Getty Images / Christopher Polk

Hendrix had his guitar, Miles had his trumpet, Future has his voice. In many ways that’s the key to understanding his genius; namely, his ability to use his voice as an instrument that can unpredictably weave its way through tracks.

Take “King’s Dead,” a song where Future makes Kendrick Lamar seem completely ordinary simply by hitting a high-pitch falsetto and singing the Three 6 Mafia-honoring lyrics: “La-di-da-di-da, slob on me knob.” It doesn’t matter that Future’s verse is lyrically simplistic (or kinda sounds like he just got punched in the unmentionables), what matters is that there isn’t another rapper in the game capable of producing such an unexpected yet playful shift in tone. It isn’t the stories that Future tells, but the complex way in which he tells them — somehow, the ATL rapper allows the beat to guide his voice like the two are spiritually intertwined.

Since entering the game as a junior member of legendary ATL rap collective The Dungeon Family, Future has been tipped for greatness. Grinding on the mixtape scene with early classics such as Dirty Sprite, Black Woodstock, and Astronaut Status, Future graduated to major label status with Pluto back in 2012, and ever since, he has consistently brought us into his hedonistic world of too many drugs and one night stands with exponential allure.

Fortunately, there’s a complexity underpinning this life of excess, with Future’s lyrics making it obvious that even when he’s popping bottles in the strip club, he’s experiencing deep disquiet, basically creating the concept of emo rap — something made abundantly clear by sobering songs such as “Hardly” and “Perkys Calling.” Just like Howlin’ Wolf before him, Future sings the blues – it just so happens that he sings them in an era of trap beats, xannies, and lean. Or, as Pusha-T told Pitchfork: “Future made people understand the mumble and, for that, he will go down in history as a GOAT!”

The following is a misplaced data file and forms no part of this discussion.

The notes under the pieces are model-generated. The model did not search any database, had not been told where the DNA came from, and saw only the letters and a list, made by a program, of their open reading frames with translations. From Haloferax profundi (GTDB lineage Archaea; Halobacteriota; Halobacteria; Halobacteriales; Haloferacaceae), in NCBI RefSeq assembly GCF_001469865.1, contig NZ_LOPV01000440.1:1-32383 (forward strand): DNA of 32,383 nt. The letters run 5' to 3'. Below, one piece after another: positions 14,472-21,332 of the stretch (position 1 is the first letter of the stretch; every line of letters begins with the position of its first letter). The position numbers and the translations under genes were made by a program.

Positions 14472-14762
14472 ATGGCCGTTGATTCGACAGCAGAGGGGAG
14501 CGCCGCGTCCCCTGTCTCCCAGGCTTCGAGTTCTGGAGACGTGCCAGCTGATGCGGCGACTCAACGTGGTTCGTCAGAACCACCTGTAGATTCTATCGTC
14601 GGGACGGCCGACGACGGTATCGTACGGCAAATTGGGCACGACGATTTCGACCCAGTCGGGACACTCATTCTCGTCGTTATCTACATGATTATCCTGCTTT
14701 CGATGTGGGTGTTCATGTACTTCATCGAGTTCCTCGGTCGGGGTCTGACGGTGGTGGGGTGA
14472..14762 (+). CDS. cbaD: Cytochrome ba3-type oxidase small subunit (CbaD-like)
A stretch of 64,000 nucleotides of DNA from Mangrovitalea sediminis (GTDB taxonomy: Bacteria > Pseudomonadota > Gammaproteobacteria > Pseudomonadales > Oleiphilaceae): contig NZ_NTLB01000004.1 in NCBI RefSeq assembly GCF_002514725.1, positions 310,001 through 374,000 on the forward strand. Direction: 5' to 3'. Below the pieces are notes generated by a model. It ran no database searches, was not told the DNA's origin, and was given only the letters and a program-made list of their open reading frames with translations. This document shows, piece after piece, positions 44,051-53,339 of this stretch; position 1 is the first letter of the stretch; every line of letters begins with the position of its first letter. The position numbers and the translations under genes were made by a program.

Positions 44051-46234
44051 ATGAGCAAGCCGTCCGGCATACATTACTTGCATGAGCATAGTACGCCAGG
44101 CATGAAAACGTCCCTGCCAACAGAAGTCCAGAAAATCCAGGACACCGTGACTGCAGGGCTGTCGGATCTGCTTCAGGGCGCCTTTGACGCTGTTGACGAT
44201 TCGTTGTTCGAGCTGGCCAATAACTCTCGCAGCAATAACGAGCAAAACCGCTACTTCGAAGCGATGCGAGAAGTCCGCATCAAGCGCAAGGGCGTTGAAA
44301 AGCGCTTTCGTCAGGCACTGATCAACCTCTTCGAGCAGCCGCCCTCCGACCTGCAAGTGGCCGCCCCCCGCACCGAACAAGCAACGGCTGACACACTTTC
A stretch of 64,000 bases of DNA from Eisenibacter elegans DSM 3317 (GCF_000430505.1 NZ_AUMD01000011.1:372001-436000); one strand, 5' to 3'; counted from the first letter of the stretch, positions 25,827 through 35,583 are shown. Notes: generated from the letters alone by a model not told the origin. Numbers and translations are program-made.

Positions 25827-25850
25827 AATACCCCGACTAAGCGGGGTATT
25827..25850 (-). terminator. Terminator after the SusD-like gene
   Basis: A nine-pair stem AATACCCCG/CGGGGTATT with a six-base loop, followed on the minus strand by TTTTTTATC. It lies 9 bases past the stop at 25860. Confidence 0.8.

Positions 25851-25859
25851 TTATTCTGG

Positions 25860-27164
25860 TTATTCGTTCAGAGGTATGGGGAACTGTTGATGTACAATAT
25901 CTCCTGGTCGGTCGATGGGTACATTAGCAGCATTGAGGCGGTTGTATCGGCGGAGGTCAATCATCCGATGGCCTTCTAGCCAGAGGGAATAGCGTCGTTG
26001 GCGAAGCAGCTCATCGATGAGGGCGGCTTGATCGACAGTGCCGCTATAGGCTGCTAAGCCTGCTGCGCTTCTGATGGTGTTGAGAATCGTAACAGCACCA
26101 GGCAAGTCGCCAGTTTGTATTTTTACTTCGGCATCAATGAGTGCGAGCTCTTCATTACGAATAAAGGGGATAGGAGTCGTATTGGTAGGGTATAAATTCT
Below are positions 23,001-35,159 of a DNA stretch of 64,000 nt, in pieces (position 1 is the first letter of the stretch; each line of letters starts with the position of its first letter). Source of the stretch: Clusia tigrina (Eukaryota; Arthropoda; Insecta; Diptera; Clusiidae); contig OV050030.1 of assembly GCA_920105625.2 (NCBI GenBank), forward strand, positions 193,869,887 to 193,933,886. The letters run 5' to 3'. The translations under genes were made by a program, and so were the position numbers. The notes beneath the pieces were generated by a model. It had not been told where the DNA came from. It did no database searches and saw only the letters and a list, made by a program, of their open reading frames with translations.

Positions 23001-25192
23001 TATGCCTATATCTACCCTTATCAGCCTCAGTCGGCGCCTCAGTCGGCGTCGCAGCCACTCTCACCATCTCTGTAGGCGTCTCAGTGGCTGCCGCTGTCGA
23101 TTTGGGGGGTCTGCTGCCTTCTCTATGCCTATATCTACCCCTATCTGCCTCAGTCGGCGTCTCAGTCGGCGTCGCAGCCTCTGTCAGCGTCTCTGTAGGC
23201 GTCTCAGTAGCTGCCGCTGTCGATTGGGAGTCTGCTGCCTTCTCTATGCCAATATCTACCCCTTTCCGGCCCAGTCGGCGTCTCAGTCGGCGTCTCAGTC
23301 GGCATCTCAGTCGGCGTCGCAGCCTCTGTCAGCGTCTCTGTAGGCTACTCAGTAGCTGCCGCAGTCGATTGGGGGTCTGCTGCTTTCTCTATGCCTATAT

Future will look to extend his purple reign with the release of seventh studio album THE WZRD, and to celebrate its release we have undertaken the near-impossible task of wading through his back catalog to pick the 25 best Future songs of all time. Every Future mixtape, studio album, and EP is fair game, with only guest verses out of bounds. These 25 songs will, at the very least, show the world why he is such a pioneer.

25. “Scholarships” ft. Drake

“Jumpman” might have made Taylor Swift dance, but it was more a showcase for Drake’s hit-making turn of phrase than Future’s baller melancholy. “Scholarships” is a much truer reflection of Drizzy and Future’s chemistry, providing us with an atmospheric insight into how being at the top of the game can also be a draining experience. When Future croons: “I wake up, and pray every morning/ these demons, they calling my soul/ I’m balling outta control,” you believe every single word.

24. “Can’t Turn Me Down” ft. Gucci Mane

Future sounds like he’s having the time of his life on this track from Free Bricks, an early collaborative mixtape with Gucci Mane. Mike WiLL Made-It’s mischievous keys fit Future’s flow like a glove for an underrated anthem where Future pledges: “I made a promise to myself that I’m gonna die rich!” – can relate.

23. “Thought It Was a Drought”

There’s something extra menacing about this intro to the brilliant DS2, with it perfectly capturing Future’s mythical characteristics via bars such as “I just took a piss and there was codeine coming out” and a bass-heavy Metro Boomin beat. This one, Gucci flip flops and all, feels like Future’s mission statement.